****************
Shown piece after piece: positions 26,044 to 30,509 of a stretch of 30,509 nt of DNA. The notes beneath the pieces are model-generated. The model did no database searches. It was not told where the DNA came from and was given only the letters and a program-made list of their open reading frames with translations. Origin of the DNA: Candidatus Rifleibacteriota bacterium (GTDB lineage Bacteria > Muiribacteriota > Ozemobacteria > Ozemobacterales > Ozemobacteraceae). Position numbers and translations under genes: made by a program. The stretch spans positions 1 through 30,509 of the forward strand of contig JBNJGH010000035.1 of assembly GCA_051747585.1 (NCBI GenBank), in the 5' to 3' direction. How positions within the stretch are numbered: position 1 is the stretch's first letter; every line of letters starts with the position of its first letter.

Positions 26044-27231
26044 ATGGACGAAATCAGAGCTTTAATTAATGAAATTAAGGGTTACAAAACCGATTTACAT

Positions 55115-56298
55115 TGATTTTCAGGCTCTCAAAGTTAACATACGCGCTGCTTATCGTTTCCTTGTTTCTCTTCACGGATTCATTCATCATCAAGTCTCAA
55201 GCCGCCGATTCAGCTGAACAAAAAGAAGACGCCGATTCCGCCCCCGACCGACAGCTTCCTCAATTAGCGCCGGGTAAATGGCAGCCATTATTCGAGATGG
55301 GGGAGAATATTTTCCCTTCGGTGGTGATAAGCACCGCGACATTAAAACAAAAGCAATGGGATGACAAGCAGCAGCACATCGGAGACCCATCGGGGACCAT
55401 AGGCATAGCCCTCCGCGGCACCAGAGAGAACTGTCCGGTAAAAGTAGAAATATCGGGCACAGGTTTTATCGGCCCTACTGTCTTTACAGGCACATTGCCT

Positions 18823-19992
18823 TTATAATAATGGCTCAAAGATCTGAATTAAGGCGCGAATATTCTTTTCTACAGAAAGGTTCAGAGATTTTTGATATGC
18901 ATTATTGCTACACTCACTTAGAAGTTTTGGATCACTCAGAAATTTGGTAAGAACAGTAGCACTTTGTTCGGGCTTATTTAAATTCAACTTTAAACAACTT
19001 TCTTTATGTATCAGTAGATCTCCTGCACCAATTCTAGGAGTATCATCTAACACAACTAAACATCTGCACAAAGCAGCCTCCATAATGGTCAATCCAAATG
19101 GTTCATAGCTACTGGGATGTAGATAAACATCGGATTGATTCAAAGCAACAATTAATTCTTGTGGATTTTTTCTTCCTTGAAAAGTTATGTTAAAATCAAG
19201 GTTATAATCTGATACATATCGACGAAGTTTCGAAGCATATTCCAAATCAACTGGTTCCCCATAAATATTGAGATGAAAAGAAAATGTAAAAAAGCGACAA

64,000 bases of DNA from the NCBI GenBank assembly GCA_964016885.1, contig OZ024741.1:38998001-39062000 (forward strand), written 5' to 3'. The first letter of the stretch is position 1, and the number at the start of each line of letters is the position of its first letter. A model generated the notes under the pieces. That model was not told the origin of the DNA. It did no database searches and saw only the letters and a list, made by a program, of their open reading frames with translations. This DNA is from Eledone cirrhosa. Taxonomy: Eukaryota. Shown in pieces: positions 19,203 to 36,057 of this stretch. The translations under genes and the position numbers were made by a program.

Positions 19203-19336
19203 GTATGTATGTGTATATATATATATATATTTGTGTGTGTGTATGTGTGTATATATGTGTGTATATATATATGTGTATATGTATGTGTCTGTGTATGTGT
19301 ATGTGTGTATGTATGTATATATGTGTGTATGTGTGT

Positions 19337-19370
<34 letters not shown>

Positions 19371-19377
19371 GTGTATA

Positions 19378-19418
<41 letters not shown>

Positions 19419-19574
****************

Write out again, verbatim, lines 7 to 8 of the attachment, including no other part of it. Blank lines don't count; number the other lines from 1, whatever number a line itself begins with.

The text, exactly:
55301 GGGAGAATATTTTCCCTTCGGTGGTGATAAGCACCGCGACATTAAAACAAAAGCAATGGGATGACAAGCAGCAGCACATCGGAGACCCATCGGGGACCAT
55401 AGGCATAGCCCTCCGCGGCACCAGAGAGAACTGTCCGGTAAAAGTAGAAATATCGGGCACAGGTTTTATCGGCCCTACTGTCTTTACAGGCACATTGCCT